USDA Celebrated 150th Anniversary
The history of President Abraham Lincoln's administration has been in fashion lately. One of his achievements that affects gardeners was the establishment of the United States Department of Agriculture (USDA) in 1862. Last year marked it's 150th anniversary. President Lincoln's purpose in establishing the USDA was for the protection of American ranchers and farmers, calling the USDA, the “People's Department”. Additionally, The Morrill Land Grant College Act and The Homestead Act were both passed in 1862. At a time when our nation was still mainly agrarian, Lincoln was and is applauded for setting the groundwork in agricultural education that enabled the United States to be so successful. At the start of last year 2012, on January 25th, the USDA, in conjunction with Oregon State University, released the new USDA Plant Hardiness Zone Map, a new interactive map and service to farmers and gardeners alike that better reflects the variableness in terrain more than any previous plant hardiness zone map.
WorldFlora and The Plant List
Facing the prospect of losing up to 100,000 species of plants in the coming decades due to extinction, the United Nation's Convention on Biological Diversity has created the Global Strategy for Plant Conservations (GBPC). The GBPC announced on April 23, 2012 a partnership to compile the first online record of plants, called, WorldFlora. The Missouri Botanic Garden, New York Botanical Garden, the Royal Botanic Gardens, Kew and the Royal Botanic Garden, Edinburgh, have joined forces in this massive project. Previously, one of the first projects sponsored by the Convention on Biological Diversity was the creation of The Plant List, a collaborative effort by the Missouri Botanic Garden and Kew. The Plant List is a working list of all known plant species, released in December, 2010. The Plant List is a work in process that has whittled down over a million scientific names to roughly 300,000 accepted species names. The Missouri Botanic Gardens and Royal Botanic Gardens, Kew compiled plant names from existing plant data bases around the world, omitting inconsistencies, duplicates and synonyms.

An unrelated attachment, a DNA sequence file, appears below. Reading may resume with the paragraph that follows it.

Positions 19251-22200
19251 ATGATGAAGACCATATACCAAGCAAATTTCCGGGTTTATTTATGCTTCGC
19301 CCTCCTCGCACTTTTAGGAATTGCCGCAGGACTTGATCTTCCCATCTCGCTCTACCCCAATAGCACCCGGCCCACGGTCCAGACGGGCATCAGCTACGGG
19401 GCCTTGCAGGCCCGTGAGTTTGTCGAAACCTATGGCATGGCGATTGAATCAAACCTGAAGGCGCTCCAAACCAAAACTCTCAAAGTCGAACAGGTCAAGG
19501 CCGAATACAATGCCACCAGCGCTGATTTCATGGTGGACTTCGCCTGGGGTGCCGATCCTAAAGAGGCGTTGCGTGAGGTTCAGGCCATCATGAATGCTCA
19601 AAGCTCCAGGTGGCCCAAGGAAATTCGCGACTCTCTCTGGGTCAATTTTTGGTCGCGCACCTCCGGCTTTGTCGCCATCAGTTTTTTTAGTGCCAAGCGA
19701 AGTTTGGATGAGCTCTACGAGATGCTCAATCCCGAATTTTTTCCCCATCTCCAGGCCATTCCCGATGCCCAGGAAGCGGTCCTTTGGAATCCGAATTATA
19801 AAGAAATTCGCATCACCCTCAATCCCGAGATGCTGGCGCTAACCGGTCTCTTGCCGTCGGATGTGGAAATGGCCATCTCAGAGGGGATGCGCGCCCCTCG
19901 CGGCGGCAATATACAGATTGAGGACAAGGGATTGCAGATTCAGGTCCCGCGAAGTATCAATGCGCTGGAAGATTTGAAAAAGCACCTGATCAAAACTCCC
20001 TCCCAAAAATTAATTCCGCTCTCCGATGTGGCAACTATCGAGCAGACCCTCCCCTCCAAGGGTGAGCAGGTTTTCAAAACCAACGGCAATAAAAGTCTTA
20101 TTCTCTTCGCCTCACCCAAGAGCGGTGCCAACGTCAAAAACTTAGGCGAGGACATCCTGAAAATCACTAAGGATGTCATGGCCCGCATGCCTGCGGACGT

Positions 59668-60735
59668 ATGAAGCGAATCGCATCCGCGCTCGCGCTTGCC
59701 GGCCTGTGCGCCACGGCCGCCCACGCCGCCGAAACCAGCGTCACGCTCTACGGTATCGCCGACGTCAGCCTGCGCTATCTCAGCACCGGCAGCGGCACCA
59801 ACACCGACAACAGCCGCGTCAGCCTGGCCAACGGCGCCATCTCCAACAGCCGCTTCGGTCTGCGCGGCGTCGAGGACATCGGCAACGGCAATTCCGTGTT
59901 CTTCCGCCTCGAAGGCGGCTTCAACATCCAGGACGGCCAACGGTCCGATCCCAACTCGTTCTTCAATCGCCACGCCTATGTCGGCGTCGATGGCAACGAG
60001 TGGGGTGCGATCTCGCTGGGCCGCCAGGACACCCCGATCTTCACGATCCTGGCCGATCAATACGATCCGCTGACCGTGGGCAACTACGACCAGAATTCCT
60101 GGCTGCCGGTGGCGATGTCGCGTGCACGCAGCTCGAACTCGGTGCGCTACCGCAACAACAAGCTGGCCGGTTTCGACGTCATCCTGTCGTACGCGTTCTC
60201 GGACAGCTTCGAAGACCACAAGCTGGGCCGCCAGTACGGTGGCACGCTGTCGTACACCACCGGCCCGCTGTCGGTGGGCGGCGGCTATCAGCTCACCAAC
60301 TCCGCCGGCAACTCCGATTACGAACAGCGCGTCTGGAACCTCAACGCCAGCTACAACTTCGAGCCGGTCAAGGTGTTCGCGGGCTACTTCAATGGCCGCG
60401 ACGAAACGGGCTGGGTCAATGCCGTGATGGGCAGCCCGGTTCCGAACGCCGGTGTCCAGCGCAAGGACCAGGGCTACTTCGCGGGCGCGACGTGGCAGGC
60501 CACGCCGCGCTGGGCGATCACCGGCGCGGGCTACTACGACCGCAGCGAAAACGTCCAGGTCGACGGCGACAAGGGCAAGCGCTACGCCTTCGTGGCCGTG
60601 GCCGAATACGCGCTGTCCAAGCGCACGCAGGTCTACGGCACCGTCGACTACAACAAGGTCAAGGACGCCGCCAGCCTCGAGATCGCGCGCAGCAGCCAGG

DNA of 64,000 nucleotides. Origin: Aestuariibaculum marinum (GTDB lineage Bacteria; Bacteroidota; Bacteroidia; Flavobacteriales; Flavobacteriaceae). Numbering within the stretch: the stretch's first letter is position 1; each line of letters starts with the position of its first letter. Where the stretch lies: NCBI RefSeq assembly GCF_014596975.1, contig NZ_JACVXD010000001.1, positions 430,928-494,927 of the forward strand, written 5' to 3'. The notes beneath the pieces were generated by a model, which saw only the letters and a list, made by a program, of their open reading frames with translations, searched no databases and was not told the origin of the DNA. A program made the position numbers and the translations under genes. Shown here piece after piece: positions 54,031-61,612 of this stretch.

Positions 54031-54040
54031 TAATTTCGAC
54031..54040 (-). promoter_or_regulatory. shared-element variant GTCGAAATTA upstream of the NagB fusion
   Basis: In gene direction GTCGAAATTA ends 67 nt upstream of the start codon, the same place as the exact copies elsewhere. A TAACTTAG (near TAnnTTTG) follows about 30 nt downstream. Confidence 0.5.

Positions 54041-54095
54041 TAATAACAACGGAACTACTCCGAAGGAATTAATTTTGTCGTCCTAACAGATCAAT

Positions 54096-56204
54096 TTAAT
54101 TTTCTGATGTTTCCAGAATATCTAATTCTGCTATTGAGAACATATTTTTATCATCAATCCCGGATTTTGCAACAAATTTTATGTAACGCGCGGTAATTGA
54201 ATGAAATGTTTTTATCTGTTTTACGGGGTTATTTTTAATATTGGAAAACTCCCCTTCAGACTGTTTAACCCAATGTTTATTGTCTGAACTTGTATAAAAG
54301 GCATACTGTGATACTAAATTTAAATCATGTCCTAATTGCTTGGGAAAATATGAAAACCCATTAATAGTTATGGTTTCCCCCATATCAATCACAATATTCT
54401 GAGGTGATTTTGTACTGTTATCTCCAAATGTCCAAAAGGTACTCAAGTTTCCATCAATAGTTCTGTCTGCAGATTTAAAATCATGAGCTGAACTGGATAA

Changes Made to Rules of Naming Species
On a somewhat similar note, a few changes have been made by the International Botanical Congress, the entity responsible with conformity within the plant naming and classification system, known as botanic nomenclature and taxonomy. To officially be name a new plant species, a formal description needed to be written up in Latin and published in a printed journal, as well as other criteria, before being considered. As of January 1, 2012, a new species can be described in either Latin or English and may be published in electronic form instead of a printed journal. With over 2000 species being discovered on the average annually, this will save time and expense, especially for third world botanists (where most of the discoveries are being made). Lest you think this unimportant, the New York Times ran an interesting comment on taxonomy, in 2009, Reviving the Lost Art of Naming the World by Carol Yoon. Ms. Yoon takes us on a journey to help us realize what is becoming lost, our connection to, and therefore, an understanding of nature.
New Species Still Being Discovered
There are still plenty of species yet to discover, maybe even in our own native areas, as this post by the New York Botanic Gardens illustrates: “The last 12 months brought to light 81 new plant and fungi species described to science by our experts, found from the jungles of Southeast Asia to the Great Smoky Mountains of North Carolina. In addition to these 81, the findings resulted in two new plant orders and four new genera.” That's pretty impressive plant exploration by only one entity.
One species that made the Top 10 list of new species for 2012 (by the International Institute for Species Exploration), discovered in Papua New Guinea in 2011, is Bulbophyllum nocturnum, the first night blooming orchard. I can assure you, this caused much excitement among orchard fanciers. It might seem like a joke, but another Top 10 New Species is Spongebob Squarepants Mushroom, Spongiforma squarepantsii, discovered in Borneo, Malaysia. Because this very unusual mushroom looks so much like his cartoon character and even has a fruity fragrance, the species name was accepted. And the third new plant to make the Top 10 New Species list is a yellow poppy, Meconopsis autumnalis, from the high elevations of central Nepal.
Angie Hanna, www.highplainsgardening.com
April 15, 2013